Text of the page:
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Old 02-09-2014, 17:24   #25
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Sorry I'm late to the game coach, but this one is in my wheelhouse so here's a quick go at it:

If you're in the general vicinity of a military-grade weapon when it detonates, you don't have anything to worry about as you won't be around after the flash.

The three main things to consider when dealing with radiation:
1. Inverse Square Law - every time you double the distance from a source of radiation, divide the amount of radiation by a factor of 4. An example: your nuke-necklace goes off after you see the magic mushroom and reads 10mR/per hr from a distance of 20 miles from the blast site, if you increase distance to 40 miles, it is now 2.5mR/per hour, move to 80 miles and .625mR/per hour, etc.
2. Time/Distance/Shielding:
Time - the smaller amount of time you are exposed, the less radiation your body absorbs.
Distance - See Inverse Square Law, generally speaking, put some distance between you and the source.
Shielding - Alpha radiation doesn't travel very far from the source (2-6") and can be blocked by your clothes, not a big threat unless you're at ground zero. Beta radiation travels a few feet from the source and can be blocked by a single layer of tinfoil. Gamma radiation is electromagnetic in nature, causes your skin to burn, will begin to mutate your DNA if exposed and travels at the speed of light. It takes about 12-18" of concrete, sandbags, lead plating to block a significant source of gamma radiation, which is released at the 'flash' of nuke detonating.
3. Your gas mask won't protect you. Irradiated particulates will clog a standard mil-spec filter in about 20 minutes. Your just as good with a double layer of bandanas over your face/mouth to stop inhalation of particles. As far as fallout goes, don't have any exposed skin or allow it to land on you. If you look like granny's dusty lamp, change your clothes while holding your breathe.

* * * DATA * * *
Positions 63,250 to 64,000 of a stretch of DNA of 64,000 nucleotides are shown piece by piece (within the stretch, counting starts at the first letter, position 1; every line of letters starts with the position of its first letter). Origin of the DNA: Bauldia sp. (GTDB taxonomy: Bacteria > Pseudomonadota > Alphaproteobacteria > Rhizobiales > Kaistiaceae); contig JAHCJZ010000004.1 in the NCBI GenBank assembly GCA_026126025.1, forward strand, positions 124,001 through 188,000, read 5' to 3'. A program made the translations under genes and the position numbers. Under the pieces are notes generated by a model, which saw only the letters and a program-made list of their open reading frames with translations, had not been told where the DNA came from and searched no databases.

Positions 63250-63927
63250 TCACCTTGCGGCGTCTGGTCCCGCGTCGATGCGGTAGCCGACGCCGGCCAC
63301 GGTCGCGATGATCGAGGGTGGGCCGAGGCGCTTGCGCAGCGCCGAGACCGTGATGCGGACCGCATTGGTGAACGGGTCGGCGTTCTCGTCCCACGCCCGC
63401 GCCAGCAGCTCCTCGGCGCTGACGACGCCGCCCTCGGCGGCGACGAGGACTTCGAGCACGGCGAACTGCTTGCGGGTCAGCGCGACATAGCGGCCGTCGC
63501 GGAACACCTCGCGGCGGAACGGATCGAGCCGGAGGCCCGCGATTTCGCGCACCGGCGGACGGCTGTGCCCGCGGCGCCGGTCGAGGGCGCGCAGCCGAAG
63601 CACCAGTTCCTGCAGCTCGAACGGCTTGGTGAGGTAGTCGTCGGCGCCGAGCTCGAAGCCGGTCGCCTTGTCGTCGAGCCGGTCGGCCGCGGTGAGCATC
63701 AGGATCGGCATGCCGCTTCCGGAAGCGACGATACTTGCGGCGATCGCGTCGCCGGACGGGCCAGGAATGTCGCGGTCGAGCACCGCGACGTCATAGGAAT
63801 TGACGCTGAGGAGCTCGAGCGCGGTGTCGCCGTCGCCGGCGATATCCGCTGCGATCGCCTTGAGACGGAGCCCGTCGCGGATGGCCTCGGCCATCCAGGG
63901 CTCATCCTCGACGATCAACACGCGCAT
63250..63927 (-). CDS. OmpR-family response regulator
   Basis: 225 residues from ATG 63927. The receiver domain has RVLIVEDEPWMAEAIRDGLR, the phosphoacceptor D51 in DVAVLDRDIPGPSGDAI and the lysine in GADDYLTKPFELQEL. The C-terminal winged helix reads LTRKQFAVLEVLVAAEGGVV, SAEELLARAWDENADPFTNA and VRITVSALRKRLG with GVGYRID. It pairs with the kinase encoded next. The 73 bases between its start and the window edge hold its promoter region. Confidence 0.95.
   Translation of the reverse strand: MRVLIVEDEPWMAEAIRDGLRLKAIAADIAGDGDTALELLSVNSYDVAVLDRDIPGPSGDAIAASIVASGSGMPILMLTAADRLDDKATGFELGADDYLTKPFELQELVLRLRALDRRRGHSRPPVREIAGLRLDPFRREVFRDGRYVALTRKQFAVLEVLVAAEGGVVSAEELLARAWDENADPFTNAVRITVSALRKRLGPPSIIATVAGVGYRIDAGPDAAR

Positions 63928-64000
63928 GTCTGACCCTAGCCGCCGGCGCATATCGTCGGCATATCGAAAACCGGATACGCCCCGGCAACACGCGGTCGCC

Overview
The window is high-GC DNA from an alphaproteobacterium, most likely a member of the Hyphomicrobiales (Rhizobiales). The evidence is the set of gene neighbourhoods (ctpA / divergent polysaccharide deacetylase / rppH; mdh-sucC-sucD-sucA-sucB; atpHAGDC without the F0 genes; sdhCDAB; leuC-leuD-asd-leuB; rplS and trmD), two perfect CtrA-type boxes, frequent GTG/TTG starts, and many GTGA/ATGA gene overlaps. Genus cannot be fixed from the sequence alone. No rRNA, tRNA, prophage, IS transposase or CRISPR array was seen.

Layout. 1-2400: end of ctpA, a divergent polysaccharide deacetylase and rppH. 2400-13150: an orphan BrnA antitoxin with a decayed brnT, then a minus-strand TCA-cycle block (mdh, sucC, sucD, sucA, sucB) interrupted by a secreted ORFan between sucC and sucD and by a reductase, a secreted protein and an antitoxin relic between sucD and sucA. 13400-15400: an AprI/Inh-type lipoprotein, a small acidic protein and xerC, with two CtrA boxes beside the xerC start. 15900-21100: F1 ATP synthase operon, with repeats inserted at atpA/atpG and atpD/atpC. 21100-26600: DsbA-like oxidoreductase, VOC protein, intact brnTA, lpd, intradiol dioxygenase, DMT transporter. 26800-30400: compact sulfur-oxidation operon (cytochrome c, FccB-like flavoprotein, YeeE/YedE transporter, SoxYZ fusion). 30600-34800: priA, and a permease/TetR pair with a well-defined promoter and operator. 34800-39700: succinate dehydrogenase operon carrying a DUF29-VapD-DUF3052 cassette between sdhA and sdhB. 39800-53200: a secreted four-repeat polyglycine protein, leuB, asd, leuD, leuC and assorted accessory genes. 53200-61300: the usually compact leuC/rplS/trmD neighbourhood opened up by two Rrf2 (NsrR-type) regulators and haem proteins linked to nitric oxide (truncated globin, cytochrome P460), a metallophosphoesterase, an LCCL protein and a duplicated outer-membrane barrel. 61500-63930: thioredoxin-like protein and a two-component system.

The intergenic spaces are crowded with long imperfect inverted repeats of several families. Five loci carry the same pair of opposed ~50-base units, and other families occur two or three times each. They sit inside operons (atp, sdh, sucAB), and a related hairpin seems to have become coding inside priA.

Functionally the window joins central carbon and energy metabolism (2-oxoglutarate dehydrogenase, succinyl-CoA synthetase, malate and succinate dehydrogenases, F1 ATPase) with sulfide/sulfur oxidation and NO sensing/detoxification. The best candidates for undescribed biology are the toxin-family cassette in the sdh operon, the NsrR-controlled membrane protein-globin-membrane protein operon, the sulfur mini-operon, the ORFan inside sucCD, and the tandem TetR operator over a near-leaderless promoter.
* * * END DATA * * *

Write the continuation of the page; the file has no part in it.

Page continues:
The prevailing wind would factor in as well in dealing with fallout, but thats another discussion. FWIW, with so many countries having nukes, the nukes themselves are the biggest deterrent from being used. Only exception I see as of late is Pakistan vs India, those folks flat out dislike each other and both have questionable government entities.

As far as dirty bombs...maybe a 1:100k chance of happening, even less of an affected area reaching out past a few miles. Dispersing a large enough quantity of particulates to affect a major populace (read: entire city) is almost nil. Japan did more damage with their reactor leak, fish all over the west coast are testing positive for radiation in small amounts. The great NW salmon runs aren't quite as highly sought after as they were a few years ago.

That is all, carry on.
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Nobody else really uses the term "meleee weapons" unless it is leaking into mall ninja land from the large population of D&D playing mall ninjas.
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Nov 11, 2013 at 11:42